Food Policy Councils bring together stakeholders from diverse food-related sectors to examine how the food system is operating and to develop recommendations on how to improve it. These councils take different forms: often a grassroots effort, but sometimes commissioned by a state or local government. Food policy councils are successful at educating officials and the public, shaping public policy, improving coordination between existing programs, and starting new programs. The first Food Policy Council started 20 years ago in the city of Knoxville. During the last five years, Food Policy Councils have gained momentum and today there are almost 50 councils nationwide.
How's that for Catholic news? The Irish are now 10-9 in the so-called "Holy War" (or "Vatican Bowl") between the two Catholic universities, after breaking the Eagles' six-game winning streak on Saturday--barely.
Don't talk to me about USC.
The Washington Post has posted an article online today exploring the recent news that the Vatican will be creating special structures for Anglicans wishing to convert to Roman Catholicism.
The article, written by David Gibson, author of "The Rule of Benedict: Pope Benedict XVI and His Battle with the Modern World", claims that the news shows that Benedict is, like any good 'liberal', a fan of change. Gibson also claims that the Pope's type of change completely alters the meaning of being Catholic.
Here's one of the take-away quotes:
October 26th is the feast of St. Alfred the Great!
Alfred found learning dead
and he restored it.
and he revived it.
The laws powerless,
and he gave them force.
The Church debased,
and he raised it.
The land ravaged by a fearful enemy,
from which he delivered it.
Alfred's name will live as long
as mankind shall respect the past.
Ken Briggs, who writes regularly on this site, offered some opinions to Maureen Dowd, whose regular column appeared in today's New York Times.
Said Briggs: Nuns who took Vatican II as a mandate for reimagining their mission “started to look uppity to an awful lot of bishops and priests and, of course, the Vatican.”
Yesterday, I was a guest on NPR's "Tell Me More" with Michel Martin, discussing the Vatican's announcement of an apostolic constitution aimed at helping disaffected Anglicans join the Roman Catholic Church.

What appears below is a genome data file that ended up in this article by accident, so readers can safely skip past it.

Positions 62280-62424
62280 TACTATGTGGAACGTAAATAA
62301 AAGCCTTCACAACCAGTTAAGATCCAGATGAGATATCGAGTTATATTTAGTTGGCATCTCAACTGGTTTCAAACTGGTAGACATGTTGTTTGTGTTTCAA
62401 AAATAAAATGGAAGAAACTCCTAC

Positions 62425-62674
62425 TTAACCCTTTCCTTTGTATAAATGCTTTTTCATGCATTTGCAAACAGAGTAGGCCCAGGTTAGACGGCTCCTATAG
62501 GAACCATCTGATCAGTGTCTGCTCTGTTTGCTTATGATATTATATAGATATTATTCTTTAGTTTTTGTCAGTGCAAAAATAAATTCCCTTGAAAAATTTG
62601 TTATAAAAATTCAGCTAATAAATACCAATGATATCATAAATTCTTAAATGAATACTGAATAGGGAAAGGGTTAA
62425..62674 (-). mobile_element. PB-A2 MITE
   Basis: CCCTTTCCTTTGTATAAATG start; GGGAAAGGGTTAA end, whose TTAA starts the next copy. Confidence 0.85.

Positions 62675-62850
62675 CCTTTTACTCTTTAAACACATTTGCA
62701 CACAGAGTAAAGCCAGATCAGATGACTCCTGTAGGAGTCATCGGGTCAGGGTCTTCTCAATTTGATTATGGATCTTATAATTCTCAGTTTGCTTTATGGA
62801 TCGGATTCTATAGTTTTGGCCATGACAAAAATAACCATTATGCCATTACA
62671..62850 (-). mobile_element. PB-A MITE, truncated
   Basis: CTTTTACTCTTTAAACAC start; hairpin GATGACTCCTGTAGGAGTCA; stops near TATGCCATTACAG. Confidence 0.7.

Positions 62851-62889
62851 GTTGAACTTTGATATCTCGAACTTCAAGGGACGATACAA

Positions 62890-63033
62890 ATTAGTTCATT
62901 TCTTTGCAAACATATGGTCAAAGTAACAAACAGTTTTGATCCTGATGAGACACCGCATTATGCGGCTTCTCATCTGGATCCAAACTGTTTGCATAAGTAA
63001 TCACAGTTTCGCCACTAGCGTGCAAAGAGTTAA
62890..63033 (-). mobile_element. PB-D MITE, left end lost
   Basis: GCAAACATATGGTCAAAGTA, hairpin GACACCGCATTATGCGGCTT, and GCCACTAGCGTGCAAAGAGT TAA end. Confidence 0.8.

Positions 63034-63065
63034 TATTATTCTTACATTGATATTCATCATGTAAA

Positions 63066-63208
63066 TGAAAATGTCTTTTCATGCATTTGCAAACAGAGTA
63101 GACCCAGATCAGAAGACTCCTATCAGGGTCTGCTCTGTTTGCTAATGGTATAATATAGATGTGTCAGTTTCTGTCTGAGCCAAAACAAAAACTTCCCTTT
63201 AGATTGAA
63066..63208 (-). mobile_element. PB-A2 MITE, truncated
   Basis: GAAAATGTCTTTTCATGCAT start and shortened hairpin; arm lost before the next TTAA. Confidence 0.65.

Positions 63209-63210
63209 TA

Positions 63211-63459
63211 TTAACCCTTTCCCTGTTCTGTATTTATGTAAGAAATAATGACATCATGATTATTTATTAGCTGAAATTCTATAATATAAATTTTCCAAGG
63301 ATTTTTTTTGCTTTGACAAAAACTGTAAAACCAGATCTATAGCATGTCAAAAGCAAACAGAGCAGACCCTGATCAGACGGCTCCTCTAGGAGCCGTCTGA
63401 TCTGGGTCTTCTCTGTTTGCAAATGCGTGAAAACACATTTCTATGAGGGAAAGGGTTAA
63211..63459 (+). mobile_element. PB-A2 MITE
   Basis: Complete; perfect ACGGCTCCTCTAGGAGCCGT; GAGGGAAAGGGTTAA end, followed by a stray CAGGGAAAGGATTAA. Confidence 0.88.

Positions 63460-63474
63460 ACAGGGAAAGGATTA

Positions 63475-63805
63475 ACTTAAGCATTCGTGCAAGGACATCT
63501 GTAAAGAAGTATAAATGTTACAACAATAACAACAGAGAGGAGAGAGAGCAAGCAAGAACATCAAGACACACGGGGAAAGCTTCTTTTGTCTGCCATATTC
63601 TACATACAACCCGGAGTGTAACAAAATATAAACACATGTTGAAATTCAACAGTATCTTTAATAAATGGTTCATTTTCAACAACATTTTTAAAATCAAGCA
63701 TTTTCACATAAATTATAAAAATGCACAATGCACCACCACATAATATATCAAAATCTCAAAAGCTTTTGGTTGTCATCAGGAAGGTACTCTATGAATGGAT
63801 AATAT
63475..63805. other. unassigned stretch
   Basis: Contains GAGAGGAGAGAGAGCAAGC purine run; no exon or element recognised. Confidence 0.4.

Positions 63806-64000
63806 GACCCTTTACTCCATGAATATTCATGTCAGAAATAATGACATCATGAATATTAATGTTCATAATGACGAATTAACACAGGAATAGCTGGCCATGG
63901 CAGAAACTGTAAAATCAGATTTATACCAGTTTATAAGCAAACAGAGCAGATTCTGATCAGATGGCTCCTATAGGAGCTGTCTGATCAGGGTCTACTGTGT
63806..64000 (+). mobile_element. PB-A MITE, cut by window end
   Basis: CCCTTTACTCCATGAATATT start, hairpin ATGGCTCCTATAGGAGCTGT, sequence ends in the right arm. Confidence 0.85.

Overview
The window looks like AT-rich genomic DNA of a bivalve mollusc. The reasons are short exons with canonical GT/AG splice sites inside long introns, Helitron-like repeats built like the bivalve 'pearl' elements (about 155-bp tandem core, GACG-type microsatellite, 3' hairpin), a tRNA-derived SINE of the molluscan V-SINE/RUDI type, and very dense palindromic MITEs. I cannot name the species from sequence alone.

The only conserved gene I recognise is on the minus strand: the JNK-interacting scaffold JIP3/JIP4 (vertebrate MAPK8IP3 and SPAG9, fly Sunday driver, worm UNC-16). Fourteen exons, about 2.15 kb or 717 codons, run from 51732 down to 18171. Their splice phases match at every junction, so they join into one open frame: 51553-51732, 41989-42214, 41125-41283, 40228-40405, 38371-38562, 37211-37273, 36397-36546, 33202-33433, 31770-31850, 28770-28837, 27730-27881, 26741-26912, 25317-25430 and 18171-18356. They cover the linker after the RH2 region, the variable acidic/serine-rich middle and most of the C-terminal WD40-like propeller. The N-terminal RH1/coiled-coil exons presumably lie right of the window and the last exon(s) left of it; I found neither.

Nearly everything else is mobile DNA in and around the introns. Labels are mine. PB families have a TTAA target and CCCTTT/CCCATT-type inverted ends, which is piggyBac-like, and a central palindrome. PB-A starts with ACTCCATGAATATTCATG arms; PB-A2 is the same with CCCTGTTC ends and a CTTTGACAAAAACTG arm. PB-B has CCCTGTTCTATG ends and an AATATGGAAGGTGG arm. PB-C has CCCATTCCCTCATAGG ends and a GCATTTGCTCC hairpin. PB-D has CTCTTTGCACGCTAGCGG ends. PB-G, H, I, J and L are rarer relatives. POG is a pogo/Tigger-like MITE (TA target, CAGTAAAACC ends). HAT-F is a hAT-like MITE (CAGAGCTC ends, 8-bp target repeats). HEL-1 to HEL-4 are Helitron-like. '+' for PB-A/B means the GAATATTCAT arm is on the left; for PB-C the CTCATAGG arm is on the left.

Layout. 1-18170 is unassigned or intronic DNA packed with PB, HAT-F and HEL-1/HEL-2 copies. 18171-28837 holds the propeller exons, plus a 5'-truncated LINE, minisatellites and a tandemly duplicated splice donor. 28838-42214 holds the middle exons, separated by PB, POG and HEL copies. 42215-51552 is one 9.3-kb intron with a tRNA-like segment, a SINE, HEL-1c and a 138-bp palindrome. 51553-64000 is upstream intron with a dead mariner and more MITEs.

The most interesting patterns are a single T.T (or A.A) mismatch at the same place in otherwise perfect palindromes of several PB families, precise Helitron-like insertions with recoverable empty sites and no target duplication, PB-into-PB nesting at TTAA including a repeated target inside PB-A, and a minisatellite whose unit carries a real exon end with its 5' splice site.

New jobs, especially those connected to the rapidly growing economy revolving around energy conservation and pollution reduction, must provide laid-off workers and low-income families the opportunity to shed the title of working poor by having a well-paying job, said Father Larry Snyder, executive director of Catholic Charities USA, during a recent nationwide webinar marking the second Fighting Poverty with Faith initiative.
"As people of faith we can make a difference to develop and shape a new American economy, one that provides a living wage and one that provides the benefits where people don't have to rely on government benefits," Father Snyder said. "We can, and must, work to reshape our economy so there is a balance and pay equity for all workers."
To view the recorded webinar, click here. You may be inspired to engage in volunteer projects, public education, and advocacy on the issue of shared economic prosperity and workforce development that includes "green" pathways out of poverty for working families.
Is the public option back? Speaker of the House Nancy Pelosi thinks she has the requisite 218 votes in her chamber and increasingly it looks like some compromise version of a public option, most likely with a trigger, will pass muster in the Senate. Still, it is strange the way the public option has become so defining an issue in the health care debate.
Imagine for a minute that it’s 1954, as segregationists faced Brown vs. the Board of Education, the Supreme Court case which mandated school de-segregation. And imagine that the Vatican, or the Catholic bishops, said to Protestant segregationists in the South, “You can come to our schools, to Catholic schools, and we’ll provide you with a home.” Most Catholics would have been outraged, I daresay. (And of course, precisely the opposite actually happened, as many Catholic bishops were outspoken against racial segregation, and integrated Catholic schools -- thank God).
But it’s a different story with gender segregation or sexual orientation. This is not a perfect analogy, granted. But the Vatican’s overtures to dissident Anglicans sound like those “imagined” 1950’s with a different twist. The Vatican is opening Catholic doors wide to Anglicans who believe in “segregation at the altar,” for women, and for openly gay/lesbian clergy.